The complete model looks like:


INC - Incremental Formulation
\[\begin{align} & \color{DarkRed}x = \color{DarkBlue}{\bar{x}}_1 + \sum_s \color{DarkRed}\lambda_s (\color{DarkBlue}{\bar{x}}_{s+1} - \color{DarkBlue}{\bar{x}}_s) \\ & \color{DarkRed}y = \color{DarkBlue}{\bar{y}}_1 + \sum_s \color{DarkRed}\lambda_s (\color{DarkBlue}{\bar{y}}_{s+1} - \color{DarkBlue}{\bar{y}}_s) \\ & \color{DarkRed} \lambda_{s+1} \le \color{DarkRed}\delta_s \le \color{DarkRed}\lambda_s \\ & \color{DarkRed} \delta_s \in \{0,1\} \\ & \color{DarkRed} \lambda_s \in [0,1] \end{align}\]

We can see that we can fix the last \(\delta_s=0\). The model will behave correctly without this, but we may help the presolver a bit with this.


The GAMS model can look like:

set
  k
'breakpoints' /k1*k4/
  s(k)
'segments' /k1*k3/
;

table data(k,*)
      
x   y
 
k1   1   6
 
k2   3   2
 
k3   6   8
 
k4  10   7
;

positive variable lambda(s) 'contribution factor of segment';
lambda.up(s) = 1;
binary variable delta(s) 'previously contributing segments';
variable x,y;

equations
   xdef      
'x'
   ydef      
'y'
   link1(s)  
'links lambda delta'
   link2(s)  
'links lambda delta'
;

* fix last delta(s) to 0.
* this is not strictly needed
delta.fx(s)$(
ord(s)=card(s)) = 0;

xdef.. x =e= data(
'k1','x')+ sum(s(k), lambda(s)*(data(k+1,'x')-data(k,'x')));
ydef.. y =e= data(
'k1','y')+ sum(s(k), lambda(s)*(data(k+1,'y')-data(k,'y')));
link1(s)..  lambda(s+1) =l= delta(s);
link2(s)..  delta(s) =l= lambda(s);

x.fx = 7;

model m /all/;
option optcr=0;
solve m maximizing y using mip;
display x.l,y.l,delta.l,lambda.l;



Note that in equation link1, we go one position too far when addressing \(\lambda_{s+1}\) for the last \(s\). GAMS will make that reference zero, and that is correct for this case. We see in the equation listing:


---- link1  =L=  links lambda delta

link1(k1)..  lambda(k2) - delta(k1) =L= 0 ; (LHS = 0)
     
link1(k2)..  lambda(k3) - delta(k2) =L= 0 ; (LHS = 0)
     
link1(k3)..  - delta(k3) =L= 0 ; (LHS = 0)

The solution is


----     36 VARIABLE x.L                   =        5.000  
            VARIABLE y.L                   =        6.000  

----     36 VARIABLE delta.L  previously contributing segments

k1 1.000


----     36 VARIABLE lambda.L  contribution factor of segment

k1 1.000,    k2 0.667


Notes:
  • A slightly different formulation is the following. Use the definition: \[\delta_{s} = \begin{cases} 1 & \text{for $s\le s'$}\\ 0  & \text{for $s \gt s'$}\end{cases}\] Now we use the sandwich equation: \[\delta_{s+1} \le \lambda_s \le \delta_s\] With this formulation we can fix: \(\delta_1=1\).
  • This approach goes back to [5].


References


  1. Piecewise linear functions and formulations for interpolation (part 1). This post discusses formulations SOS2, BIGM_BIN and BIGM_SOS1. The SOS2 formulation is the most important. Also illustrated how a Pyomo implementation is not implementing BIGM_BIN and BIGM_SOS1 correctly.  http://yetanothermathprogrammingconsultant.blogspot.com/2019/02/piecewise-linear-functions-and.html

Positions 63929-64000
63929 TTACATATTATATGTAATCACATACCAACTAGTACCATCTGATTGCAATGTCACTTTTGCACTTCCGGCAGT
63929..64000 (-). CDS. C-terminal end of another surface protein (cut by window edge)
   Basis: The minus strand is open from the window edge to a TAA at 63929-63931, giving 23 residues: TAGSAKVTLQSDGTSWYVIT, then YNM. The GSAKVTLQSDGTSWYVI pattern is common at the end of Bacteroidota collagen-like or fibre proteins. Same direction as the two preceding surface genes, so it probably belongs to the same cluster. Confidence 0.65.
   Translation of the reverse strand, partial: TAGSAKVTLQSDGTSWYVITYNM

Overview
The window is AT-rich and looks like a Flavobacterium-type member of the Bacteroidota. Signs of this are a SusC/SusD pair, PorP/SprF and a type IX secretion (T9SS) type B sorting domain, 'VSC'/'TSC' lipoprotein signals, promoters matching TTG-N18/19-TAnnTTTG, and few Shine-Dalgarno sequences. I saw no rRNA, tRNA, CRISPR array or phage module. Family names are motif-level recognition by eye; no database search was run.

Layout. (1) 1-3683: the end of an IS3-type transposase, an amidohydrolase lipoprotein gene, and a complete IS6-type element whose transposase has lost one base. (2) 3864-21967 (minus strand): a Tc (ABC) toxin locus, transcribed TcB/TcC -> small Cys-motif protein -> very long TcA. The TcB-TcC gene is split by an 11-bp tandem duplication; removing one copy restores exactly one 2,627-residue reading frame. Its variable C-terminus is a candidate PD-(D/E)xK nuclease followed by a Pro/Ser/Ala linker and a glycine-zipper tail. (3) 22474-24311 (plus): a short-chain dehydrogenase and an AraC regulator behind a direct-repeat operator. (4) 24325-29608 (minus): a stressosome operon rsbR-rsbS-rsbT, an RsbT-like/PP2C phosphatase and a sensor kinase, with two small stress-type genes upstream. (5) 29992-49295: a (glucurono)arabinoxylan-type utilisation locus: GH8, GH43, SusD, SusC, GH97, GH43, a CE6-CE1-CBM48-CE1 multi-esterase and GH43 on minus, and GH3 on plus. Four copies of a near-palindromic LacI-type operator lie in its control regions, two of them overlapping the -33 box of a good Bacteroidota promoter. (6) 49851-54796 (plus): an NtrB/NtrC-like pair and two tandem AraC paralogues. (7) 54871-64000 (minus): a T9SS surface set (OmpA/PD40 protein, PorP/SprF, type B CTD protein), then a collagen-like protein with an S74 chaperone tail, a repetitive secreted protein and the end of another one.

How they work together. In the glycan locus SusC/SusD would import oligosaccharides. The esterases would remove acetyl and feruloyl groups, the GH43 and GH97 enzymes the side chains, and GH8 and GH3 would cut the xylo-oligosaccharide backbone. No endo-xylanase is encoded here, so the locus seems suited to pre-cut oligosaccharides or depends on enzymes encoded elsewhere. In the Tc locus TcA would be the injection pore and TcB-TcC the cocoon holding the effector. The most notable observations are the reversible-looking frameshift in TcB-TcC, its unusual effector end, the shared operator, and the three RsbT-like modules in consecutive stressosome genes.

2. Piecewise linear functions and formulations for interpolation (part 3). This post describes the LOG and DLOG formulations, which have a logarithmic number of binary variables. We see also some issues with the Pyomo implementation. http://yetanothermathprogrammingconsultant.blogspot.com/2019/03/piecewise-linear-functions-and.html
  3. Keely L. Croxton, Bernard Gendron, Thomas L. Magnanti, A Comparison of Mixed-Integer Programming Models for Non-Convex Piecewise Linear Cost Minimization Problems, Management Science, Volume 49, Issue 9, 2003, pages 1121-1273
  4. G. Dantzig, On the significance of solving linear programming problems with some integer variables, Econometrica 28, 30-44, 1960
  5. H. Markowitz, A. Manne, On the solution of discrete programming problems, Econometrica 25, 84-110, 1957

Sunday, February 17, 2019

Piecewise linear functions and formulations for interpolation (part 1)

Pyomo has a tool to use different formulations for piecewise linear functions. From the help:

>>> from pyomo.core import *
>>> help(Piecewise)
Help on class Piecewise in module pyomo.core.base.piecewise:

class Piecewise(pyomo.core.base.block.Block)
 |  Piecewise(*args, **kwds)
 |
 |      Adds piecewise constraints to a Pyomo model for functions of the
 |      form, y = f(x).
 |
 |      Usage:
 |              model.const = Piecewise(index_1,...,index_n,yvar,xvar,**Keywords)
 |              model.const = Piecewise(yvar,xvar,**Keywords)
 |
 |      Keywords:
 |
 |  -pw_pts={},[],()
 |            A dictionary of lists (keys are index set) or a single list
 |            (for the non-indexed case or when an identical set of
 |            breakpoints is used across all indices) defining the set of
 |            domain breakpoints for the piecewise linear
 |            function. **ALWAYS REQUIRED**
 |
 |  -pw_repn=''
 |            Indicates the type of piecewise representation to use. This
 |            can have a major impact on solver performance.
 |            Choices: (Default 'SOS2')
 |
 |               ~ + 'SOS2'      - Standard representation using sos2 constraints
 |               ~   'BIGM_BIN'  - BigM constraints with binary variables.
 |                                 Theoretically tightest M values are automatically
 |                                 determined.
 |               ~   'BIGM_SOS1' - BigM constraints with sos1 variables.
 |                                 Theoretically tightest M values are automatically